“It all depends on who wins this race,” Cook said.
Cook is survived by his wife, Katy; daughter Marie Gian and
her husband, Mike, of Rockport; son Danny Cook and his wife, Laura, of San
Antonio; daughter Alice Ann Ashton and her fiancé, Doug Beauchamp, of San
Antonio; and three grandchildren, Brad Gian, Dani Parker and Britney Ashton.
David Edwards 1987-2008
Former Madison football player paralyzed in 2003 dies at 20
Web Posted: 02/28/2008
San Antonio Express-News
Bracing for the worst and praying for the best, the mother of paralyzed
former Madison High School football player David Edwards reflected on her son's
life as it flickered late Wednesday morning.
"I don't know what the outcome of this will be, but if God takes my baby
home, I'll be OK with that," Faye Stanton said. "He won't be in a wheelchair
anymore and he'll be in heaven."
Stanton paused briefly before continuing.
"My human side, though, wants my baby back at home," she said. "And I don't
care if he's in a wheelchair."
Edwards, who had been in critical condition since slipping into a coma Monday
night, died less than two hours later at Northeast Methodist Hospital. He would
have turned 21 on Saturday.
Edwards, a quadriplegic since he was injured while making a tackle in a 2003
playoff game, had battled pneumonia and other respiratory problems since the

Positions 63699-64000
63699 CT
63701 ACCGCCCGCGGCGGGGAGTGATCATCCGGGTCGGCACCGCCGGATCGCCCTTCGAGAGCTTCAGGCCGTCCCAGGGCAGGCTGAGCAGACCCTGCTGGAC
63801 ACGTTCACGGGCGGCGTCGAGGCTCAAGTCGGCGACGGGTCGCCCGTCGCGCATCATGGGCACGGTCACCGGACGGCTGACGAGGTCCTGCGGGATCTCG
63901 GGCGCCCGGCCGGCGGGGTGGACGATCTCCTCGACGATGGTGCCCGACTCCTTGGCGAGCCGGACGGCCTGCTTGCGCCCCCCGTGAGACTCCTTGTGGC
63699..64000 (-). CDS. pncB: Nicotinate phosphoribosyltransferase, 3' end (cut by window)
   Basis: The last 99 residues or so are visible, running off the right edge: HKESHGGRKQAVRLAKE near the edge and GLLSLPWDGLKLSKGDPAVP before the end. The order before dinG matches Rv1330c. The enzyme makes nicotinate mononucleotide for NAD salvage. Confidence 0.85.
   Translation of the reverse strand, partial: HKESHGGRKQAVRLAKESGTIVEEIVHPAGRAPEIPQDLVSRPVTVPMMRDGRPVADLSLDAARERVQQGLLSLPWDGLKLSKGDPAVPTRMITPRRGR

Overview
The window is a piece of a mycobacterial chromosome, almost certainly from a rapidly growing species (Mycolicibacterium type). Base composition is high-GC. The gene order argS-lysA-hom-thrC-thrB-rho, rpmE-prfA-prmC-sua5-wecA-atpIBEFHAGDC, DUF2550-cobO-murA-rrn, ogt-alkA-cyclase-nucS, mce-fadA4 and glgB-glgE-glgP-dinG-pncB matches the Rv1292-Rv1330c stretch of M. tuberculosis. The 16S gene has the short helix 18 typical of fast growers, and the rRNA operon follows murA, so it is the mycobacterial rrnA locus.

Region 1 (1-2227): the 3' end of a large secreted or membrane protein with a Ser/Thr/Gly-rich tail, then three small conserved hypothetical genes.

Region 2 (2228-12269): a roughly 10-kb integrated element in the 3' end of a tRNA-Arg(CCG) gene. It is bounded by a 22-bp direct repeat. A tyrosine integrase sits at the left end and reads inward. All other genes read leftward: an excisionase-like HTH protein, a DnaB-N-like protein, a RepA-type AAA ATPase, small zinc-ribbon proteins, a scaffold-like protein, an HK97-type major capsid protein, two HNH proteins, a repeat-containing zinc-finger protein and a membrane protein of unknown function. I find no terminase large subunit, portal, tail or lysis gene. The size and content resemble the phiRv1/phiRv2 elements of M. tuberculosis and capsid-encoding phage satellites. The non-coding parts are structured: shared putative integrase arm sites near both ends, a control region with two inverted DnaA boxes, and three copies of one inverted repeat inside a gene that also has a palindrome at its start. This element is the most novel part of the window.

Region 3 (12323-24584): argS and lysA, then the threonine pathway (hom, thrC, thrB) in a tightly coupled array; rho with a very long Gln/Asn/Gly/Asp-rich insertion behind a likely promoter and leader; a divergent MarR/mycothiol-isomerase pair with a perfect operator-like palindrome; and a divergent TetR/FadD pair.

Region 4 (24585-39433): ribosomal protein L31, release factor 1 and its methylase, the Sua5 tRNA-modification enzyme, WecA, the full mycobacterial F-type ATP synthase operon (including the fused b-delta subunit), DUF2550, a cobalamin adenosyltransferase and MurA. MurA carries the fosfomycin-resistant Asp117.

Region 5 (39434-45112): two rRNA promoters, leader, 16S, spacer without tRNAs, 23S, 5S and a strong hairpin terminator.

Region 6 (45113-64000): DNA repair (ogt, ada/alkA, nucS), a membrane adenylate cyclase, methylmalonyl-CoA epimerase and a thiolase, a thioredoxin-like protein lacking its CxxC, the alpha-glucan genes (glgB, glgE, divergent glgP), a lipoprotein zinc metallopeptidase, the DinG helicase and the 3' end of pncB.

He stopped breathing shortly after going to bed Monday night. His mother and
a neighbor performed CPR on him before paramedics arrived at the family's
Northeast Side home.
The paramedics revived Edwards before transporting him to Northeast
Methodist, but Stanton said the complications of the pneumonia were too much for
her son to overcome.
"David's at peace now," Stanton said. "He's not suffering anymore. He was a
gift and an inspiration to everyone he touched. That's what he leaves us."
Cedric Stanton remained with his stepson's body for nearly an hour before
joining the group.
"It's hard to say goodbye but I know he's in a better place," said Stanton,
who married Faye when Edwards was 7. "He was a good young man."
Madison football coach Jim Streety, who visited Edwards one last time
Wednesday morning, maintained a close bond with the former standout defensive
back and his family.
Edwards is also survived by brothers Devin, 19, and Dhaylen, 1, and sisters
Deira, 16; Deandra, 15; and Shyla, 1.
"It's very hard," Devin said. "We're going to miss him a lot, but he left us
a good example of how to live."
Two of Edwards' former teammates, Tony Dillard and Richard Downs, arrived at
the hospital minutes after he died.
"It just hurts," said Dillard, who graduated from Madison in 2005. "He was
doing so well. This caught everybody off guard. Even after he got hurt, he was
the same old David. He never changed. He always had that big smile."
Edwards, who played safety, was a junior when he severed his spinal cord
while tackling Austin Westlake wide receiver Coy Aune on Nov. 15, 2003.
Coy and his mother, Marci, drove from Austin on Tuesday to visit Edwards and